They make "retro-fit" shower pans that fit in the tub space. We replaced the tub in our master with one and we love it. They sell that at HD/Lowes. I am not sure why you would have step down to a shower. Isn't the tub sitting on the same floor as the rest of the bathroom? Maybe it was a "sunken tub" before?

We did the same at my MIL's house because she is physically disabled and could not get in and out of the tub safely anymore. There is no longer a tub at their house. When it comes time to sell, we can always remodel the bathroom again and replace it with a tub. It wouldn't be that hard to do.

    Bookmark   November 13, 2011 at 8:15AM
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charlottedesfleurs

Three comments:
1. It costs a builder less money to put in a tub than a shower. A shower requires more care for the "shower pan" to be sealed properly and requires more tile work. Also, as already pointed out, new homes with 3 baths sell for a bit more money than 2+3/4 baths.

2. In one of my rentals, I took out a leaky old shower in the masterbath and pulled out a 12" deep linen closet on the other side of the wall. This gave me 12" more to work with so I was able to add an extra-wide spa tub. By putting tile all the way up to the ceiling, it made a standard 8 foot ceiling look much taller. The room is quite small (only 5' x 10') but it has a very luxurious spa-like quality. While every tenant has "ooo'd and ah'd" over the masterbath, only one of them has actually used the tub as a tub. All the rest just use it as a shower.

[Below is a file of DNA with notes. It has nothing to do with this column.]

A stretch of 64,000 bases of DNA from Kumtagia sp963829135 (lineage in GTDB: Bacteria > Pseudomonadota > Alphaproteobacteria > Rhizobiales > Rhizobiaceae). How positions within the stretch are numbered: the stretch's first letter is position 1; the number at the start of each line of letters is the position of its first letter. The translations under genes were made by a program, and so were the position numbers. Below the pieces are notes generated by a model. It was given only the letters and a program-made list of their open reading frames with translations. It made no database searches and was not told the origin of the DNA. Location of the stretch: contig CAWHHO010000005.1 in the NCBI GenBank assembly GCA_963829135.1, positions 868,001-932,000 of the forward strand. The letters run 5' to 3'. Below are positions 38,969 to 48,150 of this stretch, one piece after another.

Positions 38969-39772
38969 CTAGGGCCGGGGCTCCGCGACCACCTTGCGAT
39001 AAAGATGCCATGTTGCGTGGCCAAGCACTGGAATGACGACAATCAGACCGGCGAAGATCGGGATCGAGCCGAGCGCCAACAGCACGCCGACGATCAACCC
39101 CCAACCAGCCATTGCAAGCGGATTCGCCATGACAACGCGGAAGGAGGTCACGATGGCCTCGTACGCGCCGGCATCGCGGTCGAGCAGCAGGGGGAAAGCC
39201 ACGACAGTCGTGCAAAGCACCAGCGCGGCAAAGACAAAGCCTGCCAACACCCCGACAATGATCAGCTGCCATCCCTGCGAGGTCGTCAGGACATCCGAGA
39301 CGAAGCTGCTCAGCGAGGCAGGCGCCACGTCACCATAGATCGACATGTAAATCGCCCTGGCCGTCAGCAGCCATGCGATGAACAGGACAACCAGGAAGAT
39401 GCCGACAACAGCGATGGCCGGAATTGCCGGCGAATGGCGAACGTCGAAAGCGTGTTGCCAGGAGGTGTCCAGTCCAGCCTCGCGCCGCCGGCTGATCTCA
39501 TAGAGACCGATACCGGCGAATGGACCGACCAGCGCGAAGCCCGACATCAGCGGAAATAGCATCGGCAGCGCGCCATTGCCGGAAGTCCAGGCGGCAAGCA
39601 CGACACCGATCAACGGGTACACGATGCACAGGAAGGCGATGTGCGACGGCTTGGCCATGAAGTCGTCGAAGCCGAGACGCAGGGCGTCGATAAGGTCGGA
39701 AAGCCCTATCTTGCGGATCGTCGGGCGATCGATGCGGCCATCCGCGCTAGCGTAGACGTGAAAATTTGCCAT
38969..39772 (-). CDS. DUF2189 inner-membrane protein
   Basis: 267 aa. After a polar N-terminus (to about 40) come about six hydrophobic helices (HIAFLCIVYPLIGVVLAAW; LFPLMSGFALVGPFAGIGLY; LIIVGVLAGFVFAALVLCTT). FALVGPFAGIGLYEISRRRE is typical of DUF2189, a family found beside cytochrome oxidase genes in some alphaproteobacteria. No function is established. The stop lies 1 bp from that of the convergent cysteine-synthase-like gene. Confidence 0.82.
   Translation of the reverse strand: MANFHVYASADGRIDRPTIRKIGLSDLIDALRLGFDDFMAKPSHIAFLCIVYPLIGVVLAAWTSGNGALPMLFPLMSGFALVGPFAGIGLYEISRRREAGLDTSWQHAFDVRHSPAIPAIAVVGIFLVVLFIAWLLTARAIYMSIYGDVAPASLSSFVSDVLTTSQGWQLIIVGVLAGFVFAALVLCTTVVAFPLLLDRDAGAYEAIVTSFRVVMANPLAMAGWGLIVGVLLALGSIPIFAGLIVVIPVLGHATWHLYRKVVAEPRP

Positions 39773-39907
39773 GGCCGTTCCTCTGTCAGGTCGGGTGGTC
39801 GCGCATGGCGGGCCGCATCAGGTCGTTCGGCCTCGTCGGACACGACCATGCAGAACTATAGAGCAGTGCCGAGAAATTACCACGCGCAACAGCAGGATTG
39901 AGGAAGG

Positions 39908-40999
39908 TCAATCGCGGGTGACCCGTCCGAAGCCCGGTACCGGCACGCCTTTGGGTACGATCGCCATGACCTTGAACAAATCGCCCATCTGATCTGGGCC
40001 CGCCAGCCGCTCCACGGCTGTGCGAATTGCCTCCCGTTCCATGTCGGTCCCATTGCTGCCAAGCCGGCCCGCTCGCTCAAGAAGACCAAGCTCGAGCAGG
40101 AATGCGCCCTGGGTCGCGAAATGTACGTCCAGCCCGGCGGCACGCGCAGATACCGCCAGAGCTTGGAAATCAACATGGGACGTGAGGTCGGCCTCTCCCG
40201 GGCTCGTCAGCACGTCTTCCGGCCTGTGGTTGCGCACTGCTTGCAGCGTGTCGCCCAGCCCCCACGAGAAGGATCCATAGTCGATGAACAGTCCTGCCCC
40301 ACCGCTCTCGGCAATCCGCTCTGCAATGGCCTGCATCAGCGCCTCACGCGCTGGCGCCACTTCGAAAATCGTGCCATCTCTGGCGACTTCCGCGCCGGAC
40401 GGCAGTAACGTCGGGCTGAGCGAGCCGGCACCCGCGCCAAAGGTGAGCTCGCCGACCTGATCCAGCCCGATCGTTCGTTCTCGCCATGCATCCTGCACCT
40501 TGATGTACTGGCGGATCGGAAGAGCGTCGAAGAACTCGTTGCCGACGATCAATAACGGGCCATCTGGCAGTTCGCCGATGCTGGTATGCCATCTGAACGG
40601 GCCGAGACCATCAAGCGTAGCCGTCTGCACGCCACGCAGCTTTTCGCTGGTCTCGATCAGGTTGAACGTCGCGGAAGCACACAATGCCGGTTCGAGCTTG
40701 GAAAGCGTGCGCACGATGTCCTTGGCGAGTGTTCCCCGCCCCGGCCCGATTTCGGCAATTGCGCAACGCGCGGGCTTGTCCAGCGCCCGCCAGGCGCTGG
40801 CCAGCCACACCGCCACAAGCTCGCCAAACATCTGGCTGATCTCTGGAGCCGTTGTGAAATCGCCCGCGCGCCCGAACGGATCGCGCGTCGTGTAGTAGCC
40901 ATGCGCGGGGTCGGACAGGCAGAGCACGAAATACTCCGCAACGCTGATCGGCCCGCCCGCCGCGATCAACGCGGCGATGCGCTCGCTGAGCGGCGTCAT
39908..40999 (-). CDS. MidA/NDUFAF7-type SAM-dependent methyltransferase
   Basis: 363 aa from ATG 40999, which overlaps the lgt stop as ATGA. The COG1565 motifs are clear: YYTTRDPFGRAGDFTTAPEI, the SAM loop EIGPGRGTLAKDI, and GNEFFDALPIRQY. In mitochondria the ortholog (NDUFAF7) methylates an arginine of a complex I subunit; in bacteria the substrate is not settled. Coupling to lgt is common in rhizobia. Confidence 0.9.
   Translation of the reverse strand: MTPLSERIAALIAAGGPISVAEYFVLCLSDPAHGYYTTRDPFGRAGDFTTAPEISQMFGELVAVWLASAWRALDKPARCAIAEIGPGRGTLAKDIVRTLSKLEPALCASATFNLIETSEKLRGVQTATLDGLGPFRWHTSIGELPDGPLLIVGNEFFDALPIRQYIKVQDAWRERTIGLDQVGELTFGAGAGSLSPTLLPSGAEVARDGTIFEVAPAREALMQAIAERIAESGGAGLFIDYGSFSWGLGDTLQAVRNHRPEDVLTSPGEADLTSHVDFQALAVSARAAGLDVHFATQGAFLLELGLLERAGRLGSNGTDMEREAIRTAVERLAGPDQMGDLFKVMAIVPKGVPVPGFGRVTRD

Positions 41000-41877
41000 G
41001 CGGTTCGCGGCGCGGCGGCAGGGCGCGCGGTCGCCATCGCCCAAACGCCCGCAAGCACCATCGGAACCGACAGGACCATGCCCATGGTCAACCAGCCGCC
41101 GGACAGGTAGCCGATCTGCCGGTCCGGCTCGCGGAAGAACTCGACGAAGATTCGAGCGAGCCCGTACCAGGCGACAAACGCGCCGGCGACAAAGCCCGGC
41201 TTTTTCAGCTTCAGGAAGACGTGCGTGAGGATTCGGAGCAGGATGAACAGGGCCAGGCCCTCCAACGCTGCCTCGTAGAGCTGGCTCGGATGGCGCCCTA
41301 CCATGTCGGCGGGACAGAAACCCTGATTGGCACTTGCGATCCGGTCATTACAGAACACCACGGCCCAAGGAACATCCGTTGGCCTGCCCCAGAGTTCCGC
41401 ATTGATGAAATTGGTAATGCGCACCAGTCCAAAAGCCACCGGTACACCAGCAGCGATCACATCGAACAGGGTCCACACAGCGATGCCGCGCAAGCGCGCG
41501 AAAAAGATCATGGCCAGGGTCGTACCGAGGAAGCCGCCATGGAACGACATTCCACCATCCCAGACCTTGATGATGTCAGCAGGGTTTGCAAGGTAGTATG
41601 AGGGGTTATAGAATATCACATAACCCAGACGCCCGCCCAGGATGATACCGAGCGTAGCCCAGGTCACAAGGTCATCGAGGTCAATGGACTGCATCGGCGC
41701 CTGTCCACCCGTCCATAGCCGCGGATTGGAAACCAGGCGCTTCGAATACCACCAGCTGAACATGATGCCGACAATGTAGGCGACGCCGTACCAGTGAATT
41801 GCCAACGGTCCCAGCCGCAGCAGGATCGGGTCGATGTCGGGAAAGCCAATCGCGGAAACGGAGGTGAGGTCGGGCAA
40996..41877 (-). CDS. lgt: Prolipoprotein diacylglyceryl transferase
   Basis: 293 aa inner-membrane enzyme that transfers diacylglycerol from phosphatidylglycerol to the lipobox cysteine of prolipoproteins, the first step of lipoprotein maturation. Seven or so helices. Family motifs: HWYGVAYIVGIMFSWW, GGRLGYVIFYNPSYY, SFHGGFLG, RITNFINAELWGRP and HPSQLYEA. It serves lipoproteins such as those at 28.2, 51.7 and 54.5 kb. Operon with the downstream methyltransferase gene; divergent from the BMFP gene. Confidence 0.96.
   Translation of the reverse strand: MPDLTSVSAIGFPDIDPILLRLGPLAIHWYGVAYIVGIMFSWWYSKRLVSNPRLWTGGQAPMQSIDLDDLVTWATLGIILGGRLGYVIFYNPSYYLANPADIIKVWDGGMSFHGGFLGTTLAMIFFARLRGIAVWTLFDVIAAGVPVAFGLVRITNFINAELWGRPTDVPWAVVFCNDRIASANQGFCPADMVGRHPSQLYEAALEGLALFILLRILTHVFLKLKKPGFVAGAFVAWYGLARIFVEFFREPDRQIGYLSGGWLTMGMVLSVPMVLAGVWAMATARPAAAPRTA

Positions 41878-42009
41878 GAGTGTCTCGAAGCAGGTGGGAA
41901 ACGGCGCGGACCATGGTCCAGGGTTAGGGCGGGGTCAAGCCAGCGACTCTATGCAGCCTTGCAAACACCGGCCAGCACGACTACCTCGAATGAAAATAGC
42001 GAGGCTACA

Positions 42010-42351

3. We have another small home with one full bath down and two full baths up. It is currently a rental but we plan to move back into it in the next year or so. When our children were little we only used one of the upstairs bath tubs to bath them because it was the warmest. Consequently, when we move back in, we are planning to convert the downstairs tub to a walk-in / roll-in shower in the event that either of us is in a wheelchair. As the largest of 4 floor plans in our "track", changing out the tub will make very little difference in the resale value of our house.

    Bookmark   November 25, 2011 at 10:25AM
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8mpg